Distinctive, scarlet-headed yellow-and-black songbirds, Western tanagers prefer sheltered and shady habitats, with the coniferous forests and mixed species woodlands of western North America offering suitable summer breeding grounds. But can Western tanagers be found only in the west, or are they widespread throughout the U.S.? Read on to learn more about the summer and winter range of Western tanagers.
As their name suggests, Western tanagers are found in the western regions of the United States, breeding as far north as Canada’s Northwest Territories before migrating down through the western U.S. to spend winters in Mexico and Central America.
The northern limit of the Western tanager’s breeding range is further north than any other tanager species. Breeding seasons are naturally short, with pairs only spending around two months in their summer territories before heading south for winter.
Migration journeys begin in July to August, with birds reaching their destinations in Costa Rica and Panama by October to November.
To discover more about the typical timings of Western tanager migration and landscapes that provide a suitable habitat for breeding birds, please keep reading.
Western tanagers prefer sheltered and shady habitats, which can make them relatively hard to spot
Western tanagers are limited to the western regions of North America. Summer breeding territories extend to west-central Canada and the northwestern U.S., with migration taking the species across the entire west of the U.S.
Final winter destinations include California, Mexico and Central America, through Honduras, El Salvador, and Guatemala and Costa Rica, as far south as Panama.
The native breeding range of Western tanagers in the U.S. is restricted to the west-central region of the country, along the Pacific coast and inland as far as the Rocky Mountains. Migration passage takes place as far east as the Great Plains.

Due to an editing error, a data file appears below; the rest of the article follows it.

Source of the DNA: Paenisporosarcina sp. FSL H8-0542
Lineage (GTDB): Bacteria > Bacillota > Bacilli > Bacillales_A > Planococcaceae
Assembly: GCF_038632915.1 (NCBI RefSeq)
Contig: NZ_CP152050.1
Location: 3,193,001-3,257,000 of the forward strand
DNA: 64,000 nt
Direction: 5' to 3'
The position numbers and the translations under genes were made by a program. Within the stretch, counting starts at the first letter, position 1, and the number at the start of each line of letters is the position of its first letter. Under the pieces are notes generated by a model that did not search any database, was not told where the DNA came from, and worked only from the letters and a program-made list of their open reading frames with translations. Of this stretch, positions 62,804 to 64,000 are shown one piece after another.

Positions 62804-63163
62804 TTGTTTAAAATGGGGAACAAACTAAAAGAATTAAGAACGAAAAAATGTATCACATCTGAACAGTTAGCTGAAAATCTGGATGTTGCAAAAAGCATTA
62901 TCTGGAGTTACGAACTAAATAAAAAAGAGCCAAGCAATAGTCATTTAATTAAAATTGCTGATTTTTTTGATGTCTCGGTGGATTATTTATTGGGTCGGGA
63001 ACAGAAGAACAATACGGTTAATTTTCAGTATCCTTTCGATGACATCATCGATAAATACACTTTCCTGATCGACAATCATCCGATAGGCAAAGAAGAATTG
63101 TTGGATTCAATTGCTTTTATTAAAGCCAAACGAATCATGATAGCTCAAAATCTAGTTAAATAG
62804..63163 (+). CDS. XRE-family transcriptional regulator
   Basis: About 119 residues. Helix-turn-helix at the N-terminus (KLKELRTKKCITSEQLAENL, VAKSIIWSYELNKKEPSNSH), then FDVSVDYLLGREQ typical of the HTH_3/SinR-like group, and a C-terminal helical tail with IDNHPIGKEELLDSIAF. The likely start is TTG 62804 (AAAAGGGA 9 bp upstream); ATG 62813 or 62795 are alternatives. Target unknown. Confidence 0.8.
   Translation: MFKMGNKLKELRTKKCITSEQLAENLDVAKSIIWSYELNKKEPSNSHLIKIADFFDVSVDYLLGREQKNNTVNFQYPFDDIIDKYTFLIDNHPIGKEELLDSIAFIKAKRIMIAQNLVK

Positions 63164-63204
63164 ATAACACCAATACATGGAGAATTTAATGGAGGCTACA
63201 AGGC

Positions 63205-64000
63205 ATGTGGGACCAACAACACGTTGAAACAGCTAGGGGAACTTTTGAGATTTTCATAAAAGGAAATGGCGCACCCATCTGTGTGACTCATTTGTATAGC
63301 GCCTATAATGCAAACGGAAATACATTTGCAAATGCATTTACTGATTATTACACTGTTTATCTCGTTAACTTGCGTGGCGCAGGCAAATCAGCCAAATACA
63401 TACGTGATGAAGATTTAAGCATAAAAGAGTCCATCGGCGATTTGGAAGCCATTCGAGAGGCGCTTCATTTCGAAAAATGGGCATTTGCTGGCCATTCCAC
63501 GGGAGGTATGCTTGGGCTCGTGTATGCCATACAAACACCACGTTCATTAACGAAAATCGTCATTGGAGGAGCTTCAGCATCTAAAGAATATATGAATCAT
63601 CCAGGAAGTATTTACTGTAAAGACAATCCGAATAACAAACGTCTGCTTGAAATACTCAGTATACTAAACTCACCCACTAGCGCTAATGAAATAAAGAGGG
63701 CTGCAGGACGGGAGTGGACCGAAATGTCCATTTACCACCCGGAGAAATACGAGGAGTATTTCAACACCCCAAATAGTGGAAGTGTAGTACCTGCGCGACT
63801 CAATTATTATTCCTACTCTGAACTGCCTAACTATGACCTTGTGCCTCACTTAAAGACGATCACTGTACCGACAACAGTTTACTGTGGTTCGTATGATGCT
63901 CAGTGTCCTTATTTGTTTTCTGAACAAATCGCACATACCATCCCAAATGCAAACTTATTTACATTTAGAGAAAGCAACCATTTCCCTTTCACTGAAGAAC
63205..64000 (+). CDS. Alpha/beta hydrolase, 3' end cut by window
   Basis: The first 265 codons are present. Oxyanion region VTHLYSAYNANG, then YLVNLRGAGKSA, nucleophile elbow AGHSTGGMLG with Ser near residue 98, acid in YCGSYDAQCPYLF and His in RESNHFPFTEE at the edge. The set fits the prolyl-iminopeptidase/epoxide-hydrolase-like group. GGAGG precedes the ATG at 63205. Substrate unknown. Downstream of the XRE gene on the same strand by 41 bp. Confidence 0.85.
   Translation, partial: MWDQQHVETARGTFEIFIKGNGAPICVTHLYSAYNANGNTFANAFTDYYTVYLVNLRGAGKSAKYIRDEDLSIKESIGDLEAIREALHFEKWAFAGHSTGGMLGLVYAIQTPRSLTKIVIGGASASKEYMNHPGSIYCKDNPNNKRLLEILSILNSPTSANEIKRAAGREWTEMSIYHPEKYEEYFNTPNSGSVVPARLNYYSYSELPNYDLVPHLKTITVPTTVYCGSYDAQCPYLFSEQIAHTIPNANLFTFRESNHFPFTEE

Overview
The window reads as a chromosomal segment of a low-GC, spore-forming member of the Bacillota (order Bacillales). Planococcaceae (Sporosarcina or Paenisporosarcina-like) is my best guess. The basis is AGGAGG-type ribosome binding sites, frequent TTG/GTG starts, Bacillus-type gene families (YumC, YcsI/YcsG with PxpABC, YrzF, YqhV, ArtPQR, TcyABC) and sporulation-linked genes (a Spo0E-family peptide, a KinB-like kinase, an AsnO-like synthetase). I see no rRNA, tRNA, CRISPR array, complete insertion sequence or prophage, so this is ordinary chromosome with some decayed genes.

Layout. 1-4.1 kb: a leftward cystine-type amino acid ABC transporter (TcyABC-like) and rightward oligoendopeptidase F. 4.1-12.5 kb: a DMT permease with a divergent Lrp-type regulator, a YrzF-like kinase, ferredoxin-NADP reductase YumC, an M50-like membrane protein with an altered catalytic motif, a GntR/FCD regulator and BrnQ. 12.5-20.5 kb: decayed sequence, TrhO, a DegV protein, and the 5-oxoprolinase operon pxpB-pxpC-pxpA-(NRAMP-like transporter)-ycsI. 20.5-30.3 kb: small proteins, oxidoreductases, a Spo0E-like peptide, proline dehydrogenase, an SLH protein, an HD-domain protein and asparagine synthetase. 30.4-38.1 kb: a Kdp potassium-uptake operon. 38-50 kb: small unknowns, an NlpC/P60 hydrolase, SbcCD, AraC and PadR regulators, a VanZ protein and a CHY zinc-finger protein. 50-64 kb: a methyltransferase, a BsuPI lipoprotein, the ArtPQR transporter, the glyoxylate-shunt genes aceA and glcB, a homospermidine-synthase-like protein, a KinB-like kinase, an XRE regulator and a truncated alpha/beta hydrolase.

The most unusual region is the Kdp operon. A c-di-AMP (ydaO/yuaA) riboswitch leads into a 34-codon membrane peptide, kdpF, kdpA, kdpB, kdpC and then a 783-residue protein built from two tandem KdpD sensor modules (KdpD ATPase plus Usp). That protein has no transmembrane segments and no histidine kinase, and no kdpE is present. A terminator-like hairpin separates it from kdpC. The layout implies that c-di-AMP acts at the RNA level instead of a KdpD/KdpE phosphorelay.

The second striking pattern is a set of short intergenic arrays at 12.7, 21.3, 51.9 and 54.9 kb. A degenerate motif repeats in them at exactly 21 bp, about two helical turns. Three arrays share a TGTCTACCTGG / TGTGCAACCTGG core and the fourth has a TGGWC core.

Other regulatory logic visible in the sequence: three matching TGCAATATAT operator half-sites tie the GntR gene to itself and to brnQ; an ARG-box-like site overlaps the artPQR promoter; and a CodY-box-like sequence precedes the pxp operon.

Male Western tanager perched on a branch
In winter, some Western tanager populations may reach California and remain there for the winter months, rather than continuing to migrate further south. Summer breeding grounds are found in extreme southeast Alaska, as well as Washington, Oregon, Idaho, Utah, Wyoming, Nevada and California. Breeding is also established as far east as New Mexico, Arizona and South Dakota.
Migration passage takes Western tanagers across the central U.S., and birds may be spotted in passage as far east as Nebraska, Colorado, North Dakota, Kansas, Oklahoma and Texas.
Western tanagers breed in the southwestern provinces of Canada. The northernmost established breeding grounds are found in the Northwest Territories, with nesting populations also recorded in British Columbia, Alberta and Saskatchewan.
Migratory birds have been spotted in passage as far east as Ontario and Manitoba.
Western tanager perched on a coniferous tree branch
Pine and fir forests, interspersed with clearings and bordered by grasslands and meadows, offer suitable habitats for nesting Western tanagers.
Breeding sites are chosen in open coniferous and mixed coniferous-deciduous woodlands at altitudes from 500 m to 3050 m (1640 ft to 10,000 ft), but occasionally lower ground spots will also be used.
Less is known about the winter habitats of Western tanagers, but it is thought that mountainous forests and mixed-species woodlands are preferred.
Female Western tanager foraging for berries
Western Tanagers can be relatively rare to spot. Despite their striking and colorful plumage, Western tanagers are relatively secretive and elusive birds, preferring to remain hidden out of sight in coniferous forests and upper branches of semi-open woodlands.